3. The Patriots: You have to give Bill Belichick credit for making a commitment to youth. After wheeling and dealing draft choices for many years, the Patriots are in the midst of assembling one of the biggest draft classes in years. They drafted cornerback Devin McCourty in the first round and moved up and down the second round to grab tight end Rob Gronkowski, defensive end Jermaine Cunningham and linebacker Brandon Spikes.

In the third round, the Pats picked up wide receiver Taylor Price.

The beauty of all of this is that New England will enter the final day with eight more choices. That gives the Patriots plenty of assets to build for the present and the future. The Patriots could have a draft class of as many as 13 players if they don't make more trades. You figure they will swap 2010 picks for 2011 selections and stockpile for the future. After all, 13 rookies probably can't make the Patriots. The Pats have done the best job of using draft choices like playing cards. They have a full house.

Losers

1. The Chargers: San Diego drafted for need, but it made some costly trades, eating up some of the gains from the Charlie Whitehurst trade. It started Thursday, when the Chargers moved from the 28th pick in the first round to No. 12 to take halfback Ryan Mathews. The price was a second-round pick and the loss of 16 spots in the fourth round. To replace LaDainian Tomlinson, the Chargers had to find a starting running back. Mathews was their choice and the Chargers knew they had to get ahead of the Texans, who wanted him at No. 20.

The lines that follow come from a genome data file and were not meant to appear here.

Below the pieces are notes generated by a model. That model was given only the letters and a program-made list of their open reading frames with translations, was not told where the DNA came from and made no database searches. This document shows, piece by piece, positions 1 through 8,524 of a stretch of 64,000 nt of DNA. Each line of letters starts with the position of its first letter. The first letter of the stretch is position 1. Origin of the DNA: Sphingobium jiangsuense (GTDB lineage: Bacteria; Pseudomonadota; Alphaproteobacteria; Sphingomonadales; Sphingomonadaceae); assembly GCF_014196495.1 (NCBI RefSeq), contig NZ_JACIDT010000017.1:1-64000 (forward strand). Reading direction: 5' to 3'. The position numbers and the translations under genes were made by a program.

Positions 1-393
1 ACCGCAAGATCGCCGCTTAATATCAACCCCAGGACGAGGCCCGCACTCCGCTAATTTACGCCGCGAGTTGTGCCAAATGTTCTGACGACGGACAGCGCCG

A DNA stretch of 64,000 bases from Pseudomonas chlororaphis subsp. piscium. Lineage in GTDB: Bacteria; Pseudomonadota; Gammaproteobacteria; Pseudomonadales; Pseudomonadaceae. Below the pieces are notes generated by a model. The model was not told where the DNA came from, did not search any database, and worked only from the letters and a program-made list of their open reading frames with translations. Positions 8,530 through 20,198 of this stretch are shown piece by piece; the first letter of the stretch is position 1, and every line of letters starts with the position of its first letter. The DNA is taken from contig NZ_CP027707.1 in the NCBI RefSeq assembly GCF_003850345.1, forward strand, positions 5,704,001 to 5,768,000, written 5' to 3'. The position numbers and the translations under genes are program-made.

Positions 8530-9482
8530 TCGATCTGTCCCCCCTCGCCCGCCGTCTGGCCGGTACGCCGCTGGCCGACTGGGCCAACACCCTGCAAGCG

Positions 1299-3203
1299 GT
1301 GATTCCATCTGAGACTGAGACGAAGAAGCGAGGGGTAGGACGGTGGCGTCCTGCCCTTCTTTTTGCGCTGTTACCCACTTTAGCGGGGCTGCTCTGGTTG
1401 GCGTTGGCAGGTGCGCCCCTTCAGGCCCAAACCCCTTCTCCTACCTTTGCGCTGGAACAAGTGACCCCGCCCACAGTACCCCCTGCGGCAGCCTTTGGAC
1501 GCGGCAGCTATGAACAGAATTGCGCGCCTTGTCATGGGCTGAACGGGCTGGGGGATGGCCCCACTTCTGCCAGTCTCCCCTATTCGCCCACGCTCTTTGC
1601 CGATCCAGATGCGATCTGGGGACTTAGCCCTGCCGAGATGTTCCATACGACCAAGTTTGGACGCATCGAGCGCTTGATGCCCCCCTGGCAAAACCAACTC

To get linebacker Donald Butler in the third round, the Chargers had to give up a sixth-round pick in this year's draft and a fourth-rounder in 2011. That enabled them to move up 12 spots in the third round. In the rest of the draft, the Chargers have only a fourth, two fifths and a seventh. They will have only two picks in the top 110 of a rich draft.

2. The Vikings: Brett Favre better come back because the Vikings didn't necessarily wow anyone on Day 2. Before the end of the first round, they let the Lions move into the 30th spot and take exciting running back Jahvid Best. The trade allowed the Vikings to move from near the bottom of the fourth round to the second pick in that round. The Lions threw in a seventh-rounder as well. But the move cost Minnesota the chance to draft cornerback Patrick Robinson, who went to the Saints at No. 32.

The Vikings came back with the Lions' second-round pick to take cornerback Chris Cook. They were also able to land running back Toby Gerhart in the second round after trading a third-round pick to move up. Gerhart is a curious fit. Now the Vikings have two power backs in Adrian Peterson and Gerhart, but they may miss some of the third-down skills of a Chester Taylor, who left for the Bears.

3. The Redskins: They didn't have a second- or third-round choice and you know how owner Dan Snyder hates to miss being involved in the action. The Redskins were unable to trade defensive tackle Albert Haynesworth, and now Haynesworth remains on a 3-4 defense he doesn't like and he's only attending mandatory Redskins functions.

Wide receiver Devin Thomas and quarterback Jason Campbell were available. A Thomas trade seems unlikely and Campbell may be a throw-in on a Saturday trade. The Redskins had to sit out Friday night, but at least they can cling to the Donovan McNabb deal, which alone could put them back in playoff contention.

John Clayton, a recipient of the Pro Football Hall of Fame's McCann Award for distinguished reporting, is a senior writer for ESPN.com.

John Clayton

NFL senior writer